Glass blows! (nyuck, nyuck!)
    You really ought to be ashamed of yourself. I'm sure your mother taught you better.

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    Re: Teardrop

    If the client is going to insist on a grey background, I would be inclined to use a gradient that is dark at the bottom and becomes grey near the top, which would make most of the background dark. You might want to submit a few examples that display the advantages and disadvantages of various background schemes.

  11. #11

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    Re: Teardrop

    Lex,

    You really nailed me, and rightfully so, about my comment that I never like horizontally oriented photos when the subject is vertically oriented. The operative word that should always be a no-no is "never." So, I'll modify that to be that I rarely like that situation unless a lot more space is used one side than on the other side.

  12. #12
    Loose Canon's Avatar
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    Re: Teardrop

    Quote Originally Posted by Mike Buckley View Post
    You really ought to be ashamed of yourself. I'm sure your mother taught you better.
    I am and she did! It is certainly not my Dear Sainted Mother’s fault I turned out this way! She did everything she could! I’m just no damn good, Mike!

    Quote Originally Posted by Mike Buckley View Post
    If the client is going to insist on a grey background, I would be inclined to use a gradient that is dark at the bottom and becomes grey near the top, which would make most of the background dark. You might want to submit a few examples that display the advantages and disadvantages of various background schemes.
    Well,… let me bounce this off you Mike. I had in mind an opposite gradient going from gray to dark, bottom to top to represent the light fall-off.

    I have already submitted two examples in accordance to the Client’s inquiries. We have discussed the various backgrounds and whether they want the product to “float” or be grounded. They lean more toward grounding and some shadow. I am hoping they will because I think it is a more elegant way to shoot their pieces and not so much an “E-Bay floating” style. But the choice is their’s and I’ll shoot it the way they want it! They have indicated that they are probably not interested in a “mirror reflection” kind of foreground.

    Since I don’t presently have any gray seamless on hand, I shot this with seamless white and was just a quickie to present to the Client so they could get an idea how this might work for them. It was all I had at the time to work with at the moment. I made it gray with the lighting arrangement. I can also do a dark field with white seamless all the way from 0 to 255 white depending on how I light it and control it in post. Prefer other materials for a zero background though.

    Teardrop

  13. #13

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    Re: Teardrop

    If they want it to be grounded, you might want to ask them to consider including an horizon. It could be very blurred and indistinct, but that would add to the feeling of being grounded.

    There is something about the grey background and the lighting that, when combined, make me feel as if the photo appears more two-dimensional than your first photo of this subject.

    How does your client get around the fact that the colors change immensely depending on your lighting? Their client might complain when they buy the product online that the colors aren't the same in the photo as when they look at it in their home or office?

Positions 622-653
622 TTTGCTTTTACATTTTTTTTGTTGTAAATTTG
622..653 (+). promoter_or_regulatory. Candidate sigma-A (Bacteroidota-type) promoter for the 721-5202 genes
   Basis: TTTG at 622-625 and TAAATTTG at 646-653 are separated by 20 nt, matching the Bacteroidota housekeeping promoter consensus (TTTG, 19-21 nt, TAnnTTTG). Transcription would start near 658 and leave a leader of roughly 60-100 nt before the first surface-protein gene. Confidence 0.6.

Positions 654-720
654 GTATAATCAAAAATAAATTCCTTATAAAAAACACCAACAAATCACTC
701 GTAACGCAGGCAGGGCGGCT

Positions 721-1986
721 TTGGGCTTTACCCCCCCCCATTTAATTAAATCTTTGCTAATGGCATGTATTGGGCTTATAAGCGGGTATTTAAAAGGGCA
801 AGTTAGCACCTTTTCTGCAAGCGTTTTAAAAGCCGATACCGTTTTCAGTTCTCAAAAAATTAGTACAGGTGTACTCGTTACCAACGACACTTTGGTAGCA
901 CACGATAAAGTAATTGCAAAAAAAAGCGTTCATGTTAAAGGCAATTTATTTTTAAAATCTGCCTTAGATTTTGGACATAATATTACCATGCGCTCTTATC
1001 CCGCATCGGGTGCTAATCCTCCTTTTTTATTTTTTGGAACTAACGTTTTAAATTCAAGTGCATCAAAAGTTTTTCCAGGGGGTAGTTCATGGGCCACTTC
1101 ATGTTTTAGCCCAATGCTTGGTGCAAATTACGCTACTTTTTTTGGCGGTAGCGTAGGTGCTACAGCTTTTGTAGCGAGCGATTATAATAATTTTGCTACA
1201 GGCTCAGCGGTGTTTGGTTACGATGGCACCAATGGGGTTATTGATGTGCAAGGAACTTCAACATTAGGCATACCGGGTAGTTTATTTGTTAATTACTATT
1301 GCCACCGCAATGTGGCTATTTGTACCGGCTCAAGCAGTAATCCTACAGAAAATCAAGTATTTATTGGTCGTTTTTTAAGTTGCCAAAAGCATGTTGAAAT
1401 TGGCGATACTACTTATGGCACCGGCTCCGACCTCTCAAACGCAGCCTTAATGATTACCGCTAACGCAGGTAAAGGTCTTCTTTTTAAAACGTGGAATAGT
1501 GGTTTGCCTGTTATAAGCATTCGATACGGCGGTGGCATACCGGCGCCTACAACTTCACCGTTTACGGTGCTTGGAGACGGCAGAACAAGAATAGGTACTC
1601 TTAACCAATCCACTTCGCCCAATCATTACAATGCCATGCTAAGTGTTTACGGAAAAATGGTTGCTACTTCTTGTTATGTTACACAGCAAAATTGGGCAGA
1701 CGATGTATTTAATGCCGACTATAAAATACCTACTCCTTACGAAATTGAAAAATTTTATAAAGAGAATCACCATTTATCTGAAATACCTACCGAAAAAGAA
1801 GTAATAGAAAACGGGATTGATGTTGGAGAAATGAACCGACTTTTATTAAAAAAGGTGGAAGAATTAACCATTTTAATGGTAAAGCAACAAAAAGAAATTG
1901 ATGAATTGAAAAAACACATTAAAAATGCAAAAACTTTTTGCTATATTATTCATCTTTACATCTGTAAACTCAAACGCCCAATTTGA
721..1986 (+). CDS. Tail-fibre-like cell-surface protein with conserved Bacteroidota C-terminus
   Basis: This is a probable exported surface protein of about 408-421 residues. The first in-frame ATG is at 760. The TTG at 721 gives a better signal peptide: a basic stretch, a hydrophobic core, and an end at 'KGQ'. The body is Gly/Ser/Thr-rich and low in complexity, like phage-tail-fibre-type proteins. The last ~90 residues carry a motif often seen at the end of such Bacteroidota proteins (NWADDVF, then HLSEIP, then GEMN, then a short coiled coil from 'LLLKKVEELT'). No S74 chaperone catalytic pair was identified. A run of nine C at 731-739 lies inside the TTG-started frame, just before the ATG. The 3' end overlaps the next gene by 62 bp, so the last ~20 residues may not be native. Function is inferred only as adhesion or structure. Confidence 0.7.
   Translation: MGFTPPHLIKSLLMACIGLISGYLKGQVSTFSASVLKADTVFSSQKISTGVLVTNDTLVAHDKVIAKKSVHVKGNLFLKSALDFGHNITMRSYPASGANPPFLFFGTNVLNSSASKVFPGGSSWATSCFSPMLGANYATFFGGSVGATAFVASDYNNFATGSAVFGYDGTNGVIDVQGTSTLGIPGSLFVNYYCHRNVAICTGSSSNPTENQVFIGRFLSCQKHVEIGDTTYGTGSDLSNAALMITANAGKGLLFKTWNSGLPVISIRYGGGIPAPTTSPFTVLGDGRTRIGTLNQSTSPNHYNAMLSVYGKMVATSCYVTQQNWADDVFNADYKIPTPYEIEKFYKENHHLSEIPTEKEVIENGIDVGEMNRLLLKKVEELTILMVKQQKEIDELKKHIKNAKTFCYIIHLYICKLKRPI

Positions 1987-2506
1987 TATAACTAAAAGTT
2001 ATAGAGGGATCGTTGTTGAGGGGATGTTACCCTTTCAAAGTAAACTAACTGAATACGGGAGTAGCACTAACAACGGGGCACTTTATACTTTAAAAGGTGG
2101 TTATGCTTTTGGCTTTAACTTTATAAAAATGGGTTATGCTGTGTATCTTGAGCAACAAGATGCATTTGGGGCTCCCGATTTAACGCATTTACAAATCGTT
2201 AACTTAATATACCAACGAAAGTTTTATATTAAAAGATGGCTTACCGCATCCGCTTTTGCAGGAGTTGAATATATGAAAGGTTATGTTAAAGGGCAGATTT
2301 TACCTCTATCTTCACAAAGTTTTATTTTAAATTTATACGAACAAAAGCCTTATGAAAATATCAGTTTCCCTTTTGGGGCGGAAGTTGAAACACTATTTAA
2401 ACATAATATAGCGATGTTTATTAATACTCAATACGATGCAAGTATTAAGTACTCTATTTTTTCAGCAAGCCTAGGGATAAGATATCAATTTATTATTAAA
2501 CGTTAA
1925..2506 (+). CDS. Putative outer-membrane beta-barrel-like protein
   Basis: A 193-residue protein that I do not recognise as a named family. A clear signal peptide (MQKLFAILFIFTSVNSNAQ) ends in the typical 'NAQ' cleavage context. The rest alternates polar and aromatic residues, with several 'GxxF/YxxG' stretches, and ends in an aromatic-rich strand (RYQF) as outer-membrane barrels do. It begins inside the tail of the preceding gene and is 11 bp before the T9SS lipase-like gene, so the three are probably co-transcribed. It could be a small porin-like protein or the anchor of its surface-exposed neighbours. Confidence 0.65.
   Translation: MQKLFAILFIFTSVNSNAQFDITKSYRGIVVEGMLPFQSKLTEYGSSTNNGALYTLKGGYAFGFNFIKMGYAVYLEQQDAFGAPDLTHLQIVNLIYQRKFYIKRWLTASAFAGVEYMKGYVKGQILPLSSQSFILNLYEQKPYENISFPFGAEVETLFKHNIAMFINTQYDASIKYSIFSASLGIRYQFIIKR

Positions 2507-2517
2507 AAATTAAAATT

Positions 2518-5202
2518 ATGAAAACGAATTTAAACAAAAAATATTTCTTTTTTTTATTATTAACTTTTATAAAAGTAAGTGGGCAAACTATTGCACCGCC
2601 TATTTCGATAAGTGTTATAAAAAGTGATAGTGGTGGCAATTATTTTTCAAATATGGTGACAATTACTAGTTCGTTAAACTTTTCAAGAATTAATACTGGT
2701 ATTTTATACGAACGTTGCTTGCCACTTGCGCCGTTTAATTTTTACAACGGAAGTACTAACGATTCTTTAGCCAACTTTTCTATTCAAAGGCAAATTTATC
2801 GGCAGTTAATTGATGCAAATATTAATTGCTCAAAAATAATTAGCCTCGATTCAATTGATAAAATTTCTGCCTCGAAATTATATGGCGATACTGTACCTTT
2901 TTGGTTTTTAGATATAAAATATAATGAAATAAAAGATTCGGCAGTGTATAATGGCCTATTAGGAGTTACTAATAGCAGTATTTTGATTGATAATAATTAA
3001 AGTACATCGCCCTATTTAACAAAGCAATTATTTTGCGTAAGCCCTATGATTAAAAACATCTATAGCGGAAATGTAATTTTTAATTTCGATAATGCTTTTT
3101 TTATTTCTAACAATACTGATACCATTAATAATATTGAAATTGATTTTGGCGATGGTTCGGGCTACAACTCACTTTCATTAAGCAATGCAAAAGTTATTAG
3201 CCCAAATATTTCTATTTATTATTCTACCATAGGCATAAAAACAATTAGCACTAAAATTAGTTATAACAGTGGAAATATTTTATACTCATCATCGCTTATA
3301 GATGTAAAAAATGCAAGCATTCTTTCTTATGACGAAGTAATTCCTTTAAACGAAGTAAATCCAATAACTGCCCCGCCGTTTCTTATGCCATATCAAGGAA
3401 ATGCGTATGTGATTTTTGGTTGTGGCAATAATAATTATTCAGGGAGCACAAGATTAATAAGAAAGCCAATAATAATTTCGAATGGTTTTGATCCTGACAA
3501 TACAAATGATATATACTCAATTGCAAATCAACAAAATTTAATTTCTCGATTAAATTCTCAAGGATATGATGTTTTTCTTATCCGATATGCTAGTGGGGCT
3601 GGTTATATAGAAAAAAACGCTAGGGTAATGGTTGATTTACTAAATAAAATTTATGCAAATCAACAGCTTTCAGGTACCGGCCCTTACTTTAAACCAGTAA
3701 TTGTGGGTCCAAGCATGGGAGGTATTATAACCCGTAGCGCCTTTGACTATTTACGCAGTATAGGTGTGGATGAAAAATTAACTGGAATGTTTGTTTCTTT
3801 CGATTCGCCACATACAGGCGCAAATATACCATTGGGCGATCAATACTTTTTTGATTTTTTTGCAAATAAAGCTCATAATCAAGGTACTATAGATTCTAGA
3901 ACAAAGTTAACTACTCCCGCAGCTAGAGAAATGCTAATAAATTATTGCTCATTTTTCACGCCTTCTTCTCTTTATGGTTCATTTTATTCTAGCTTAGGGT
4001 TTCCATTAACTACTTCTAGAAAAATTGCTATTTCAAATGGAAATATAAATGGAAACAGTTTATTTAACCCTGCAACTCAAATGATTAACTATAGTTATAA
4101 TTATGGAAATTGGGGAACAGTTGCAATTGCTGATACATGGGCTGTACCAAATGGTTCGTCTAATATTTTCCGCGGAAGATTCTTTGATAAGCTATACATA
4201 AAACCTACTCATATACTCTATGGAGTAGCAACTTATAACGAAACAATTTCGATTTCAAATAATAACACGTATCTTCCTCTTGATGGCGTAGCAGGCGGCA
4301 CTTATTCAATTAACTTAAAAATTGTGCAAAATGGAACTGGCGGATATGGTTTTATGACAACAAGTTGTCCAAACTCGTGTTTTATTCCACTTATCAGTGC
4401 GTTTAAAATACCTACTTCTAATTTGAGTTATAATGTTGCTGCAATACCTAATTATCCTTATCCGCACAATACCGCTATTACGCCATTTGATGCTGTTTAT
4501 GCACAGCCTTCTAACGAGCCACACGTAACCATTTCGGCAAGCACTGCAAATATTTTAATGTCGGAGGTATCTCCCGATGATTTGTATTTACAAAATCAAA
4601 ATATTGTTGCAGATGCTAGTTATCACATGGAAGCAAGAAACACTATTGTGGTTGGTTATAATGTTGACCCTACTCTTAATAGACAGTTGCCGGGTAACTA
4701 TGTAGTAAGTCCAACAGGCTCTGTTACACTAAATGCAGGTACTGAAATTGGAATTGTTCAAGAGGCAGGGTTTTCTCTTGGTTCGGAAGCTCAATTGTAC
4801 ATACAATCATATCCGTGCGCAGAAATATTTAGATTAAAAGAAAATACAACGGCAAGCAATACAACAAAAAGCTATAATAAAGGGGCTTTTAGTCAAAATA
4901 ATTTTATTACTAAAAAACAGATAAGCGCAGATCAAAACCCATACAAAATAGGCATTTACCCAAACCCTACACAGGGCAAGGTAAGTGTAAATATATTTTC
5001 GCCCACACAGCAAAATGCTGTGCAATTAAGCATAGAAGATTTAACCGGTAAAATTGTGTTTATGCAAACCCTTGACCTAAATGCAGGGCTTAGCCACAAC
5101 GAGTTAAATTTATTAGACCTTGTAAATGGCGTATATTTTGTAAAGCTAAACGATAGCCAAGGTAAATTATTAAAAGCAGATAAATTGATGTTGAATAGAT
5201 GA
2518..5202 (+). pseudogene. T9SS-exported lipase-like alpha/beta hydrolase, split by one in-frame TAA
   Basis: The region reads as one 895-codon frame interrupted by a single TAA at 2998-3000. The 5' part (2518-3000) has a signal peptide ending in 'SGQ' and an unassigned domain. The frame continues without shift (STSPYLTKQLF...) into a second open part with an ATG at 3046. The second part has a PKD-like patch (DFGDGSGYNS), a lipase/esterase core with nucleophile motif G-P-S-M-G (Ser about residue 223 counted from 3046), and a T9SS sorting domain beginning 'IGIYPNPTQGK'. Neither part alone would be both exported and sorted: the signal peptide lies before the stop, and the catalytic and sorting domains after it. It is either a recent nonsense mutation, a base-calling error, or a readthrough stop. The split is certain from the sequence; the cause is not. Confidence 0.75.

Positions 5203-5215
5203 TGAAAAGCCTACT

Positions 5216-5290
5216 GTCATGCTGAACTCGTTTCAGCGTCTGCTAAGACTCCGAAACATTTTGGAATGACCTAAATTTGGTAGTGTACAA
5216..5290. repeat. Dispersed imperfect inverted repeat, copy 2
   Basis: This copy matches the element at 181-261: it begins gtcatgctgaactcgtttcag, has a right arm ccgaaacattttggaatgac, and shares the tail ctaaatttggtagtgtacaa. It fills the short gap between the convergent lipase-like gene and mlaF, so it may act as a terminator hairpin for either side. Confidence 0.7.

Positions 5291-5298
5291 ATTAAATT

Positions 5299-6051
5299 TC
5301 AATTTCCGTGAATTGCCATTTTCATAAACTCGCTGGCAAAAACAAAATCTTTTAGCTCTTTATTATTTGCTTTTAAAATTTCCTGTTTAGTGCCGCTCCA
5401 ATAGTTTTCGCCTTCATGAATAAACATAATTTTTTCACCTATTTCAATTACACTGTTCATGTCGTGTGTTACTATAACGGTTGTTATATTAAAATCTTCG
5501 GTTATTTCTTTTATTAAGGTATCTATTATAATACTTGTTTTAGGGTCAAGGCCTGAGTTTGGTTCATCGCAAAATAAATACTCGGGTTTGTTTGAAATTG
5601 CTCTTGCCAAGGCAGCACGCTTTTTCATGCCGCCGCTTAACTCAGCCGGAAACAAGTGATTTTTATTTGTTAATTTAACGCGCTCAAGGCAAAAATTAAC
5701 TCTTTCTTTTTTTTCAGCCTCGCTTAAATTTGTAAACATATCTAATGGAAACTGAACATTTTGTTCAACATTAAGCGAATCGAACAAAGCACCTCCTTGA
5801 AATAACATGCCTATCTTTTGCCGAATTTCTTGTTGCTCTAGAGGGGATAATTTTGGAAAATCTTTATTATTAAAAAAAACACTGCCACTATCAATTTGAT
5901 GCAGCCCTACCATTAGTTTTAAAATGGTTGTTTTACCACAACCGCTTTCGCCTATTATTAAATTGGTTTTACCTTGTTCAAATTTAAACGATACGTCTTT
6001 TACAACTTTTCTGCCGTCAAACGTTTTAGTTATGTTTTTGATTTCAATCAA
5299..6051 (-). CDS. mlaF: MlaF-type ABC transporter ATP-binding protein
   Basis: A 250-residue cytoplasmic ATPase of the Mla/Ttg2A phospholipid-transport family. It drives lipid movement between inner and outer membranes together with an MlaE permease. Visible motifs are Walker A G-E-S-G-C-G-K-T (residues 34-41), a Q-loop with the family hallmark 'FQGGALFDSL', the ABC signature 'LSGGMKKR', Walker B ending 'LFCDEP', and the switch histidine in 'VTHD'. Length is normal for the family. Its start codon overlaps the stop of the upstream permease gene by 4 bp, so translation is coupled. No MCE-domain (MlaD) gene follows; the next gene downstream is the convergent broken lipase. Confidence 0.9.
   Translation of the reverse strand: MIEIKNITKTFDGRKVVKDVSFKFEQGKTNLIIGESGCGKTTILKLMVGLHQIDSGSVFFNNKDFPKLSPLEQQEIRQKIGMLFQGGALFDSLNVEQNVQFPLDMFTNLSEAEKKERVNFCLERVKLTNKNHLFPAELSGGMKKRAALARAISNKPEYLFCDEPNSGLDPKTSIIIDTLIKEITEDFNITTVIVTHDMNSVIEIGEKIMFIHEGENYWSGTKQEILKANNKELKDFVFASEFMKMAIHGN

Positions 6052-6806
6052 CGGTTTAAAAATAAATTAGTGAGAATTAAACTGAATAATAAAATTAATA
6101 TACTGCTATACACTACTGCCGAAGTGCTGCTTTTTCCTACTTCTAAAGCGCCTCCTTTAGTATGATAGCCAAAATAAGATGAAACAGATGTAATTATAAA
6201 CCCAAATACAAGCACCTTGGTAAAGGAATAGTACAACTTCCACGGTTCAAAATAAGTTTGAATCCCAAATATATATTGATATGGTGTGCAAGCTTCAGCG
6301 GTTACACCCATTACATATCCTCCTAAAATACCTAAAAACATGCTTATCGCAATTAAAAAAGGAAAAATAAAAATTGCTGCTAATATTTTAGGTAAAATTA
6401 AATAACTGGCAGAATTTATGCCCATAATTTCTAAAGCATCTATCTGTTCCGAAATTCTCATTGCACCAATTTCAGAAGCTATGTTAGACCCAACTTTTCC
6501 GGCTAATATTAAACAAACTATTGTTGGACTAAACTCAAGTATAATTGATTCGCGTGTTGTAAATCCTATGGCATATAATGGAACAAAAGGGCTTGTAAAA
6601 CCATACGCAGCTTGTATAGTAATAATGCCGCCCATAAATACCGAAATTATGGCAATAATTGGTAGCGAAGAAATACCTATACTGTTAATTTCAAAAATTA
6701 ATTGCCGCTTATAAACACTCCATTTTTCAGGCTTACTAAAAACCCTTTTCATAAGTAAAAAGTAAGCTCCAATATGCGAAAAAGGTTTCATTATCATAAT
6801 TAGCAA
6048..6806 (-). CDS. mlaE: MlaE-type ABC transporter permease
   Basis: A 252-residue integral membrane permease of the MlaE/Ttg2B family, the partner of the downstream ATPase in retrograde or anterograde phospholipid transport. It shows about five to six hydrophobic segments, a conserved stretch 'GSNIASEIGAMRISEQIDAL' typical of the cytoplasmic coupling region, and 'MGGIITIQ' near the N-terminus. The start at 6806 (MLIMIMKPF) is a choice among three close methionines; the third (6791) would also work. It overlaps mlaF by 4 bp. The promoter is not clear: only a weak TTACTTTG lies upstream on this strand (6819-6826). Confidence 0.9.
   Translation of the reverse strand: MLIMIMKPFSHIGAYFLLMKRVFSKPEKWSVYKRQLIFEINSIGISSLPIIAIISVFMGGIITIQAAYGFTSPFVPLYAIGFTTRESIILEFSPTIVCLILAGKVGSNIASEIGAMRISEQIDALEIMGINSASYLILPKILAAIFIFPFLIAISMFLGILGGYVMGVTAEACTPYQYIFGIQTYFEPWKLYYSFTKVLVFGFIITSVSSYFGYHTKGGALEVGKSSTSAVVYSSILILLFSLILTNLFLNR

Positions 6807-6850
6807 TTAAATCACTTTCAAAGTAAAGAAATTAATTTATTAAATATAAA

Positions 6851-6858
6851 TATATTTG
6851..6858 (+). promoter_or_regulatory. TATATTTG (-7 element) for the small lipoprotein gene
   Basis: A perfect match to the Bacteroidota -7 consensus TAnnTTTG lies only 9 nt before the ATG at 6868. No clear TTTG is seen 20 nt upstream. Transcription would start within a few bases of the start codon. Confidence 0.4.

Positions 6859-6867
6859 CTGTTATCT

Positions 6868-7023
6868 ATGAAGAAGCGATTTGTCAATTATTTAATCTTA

14. #14
    Loose Canon's Avatar
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    Re: Teardrop

    Quote Originally Posted by Mike Buckley View Post
    There is something about the grey background and the lighting that, when combined, make me feel as if the photo appears more two-dimensional than your first photo of this subject.
    I was hoping that a BG gradient would help alleviate that a bit. What I want to try to avoid is shooting these on an evenly lit stark white background. So far the Client hasn’t mentioned that they think the product appears to be more 2D, nor do I think they will even notice if it does.

    What they have mentioned is that for some reason the show juries prefer the product against a gray BG and advise against black. They don’t seem to know why this is. But at least for the photos they submit for jury I’m probably going to have to work within set parameters.

    Quote Originally Posted by Mike Buckley View Post
    How does your client get around the fact that the colors change immensely depending on your lighting? Their client might complain when they buy the product online that the colors aren't the same in the photo as when they look at it in their home or office?
    It is interesting that you mention this, Mike. I’m trying to get a grip on how this glass is made and what, exactly, I need to be looking for in order to successfully shoot this stuff! I haven’t been a Glass Groupie for very long yet and the fewer surprises the better at the actual shoot!

    I am going to assume, at least at this time, that to avoid misrepresentation they want their product to appear as it does on display in their shop.

    As an example of what you are talking about Mike, there is no such thing as “black” on this glass planet! While it appears black while you are holding it in your hand, it is actually a deep supersaturated purple or possibly green. So you are right on the $$ Mike (as usual)! Since most all of this material is translucent to some degree, if you light through it, it will change the appearance/color. Sometimes unrecognizably so.

    What is more is that depending on how long they “settle”, or “fine” (big glassblowing jargon there!) their raw material, there may be thousands of tiny bubbles in the finished product. This translates into thousands of tiny spectral highlights. So tiny that I didn’t even notice this the first time I was holding one of their pieces, but my camera sure did! This too has been mentioned to the Client, which is how I found out what causes it.

    And here’s another happy fun thing!

    If you sidelight certain pieces, such as a paperweight with “stuff” inside of it, the “stuff” will throw internal shadows onto the other “stuff” inside the piece! I suspect that this is one reason they are struggling with their DIY shooting of their own 'weights.

    Though I am talking to the Client about some of the things I notice (read: have to solve), it is mostly for my own information. At the end of the day it’s really not their problem.

    It’s mine!
    Last edited by Loose Canon; 27th April 2013 at 01:29 PM.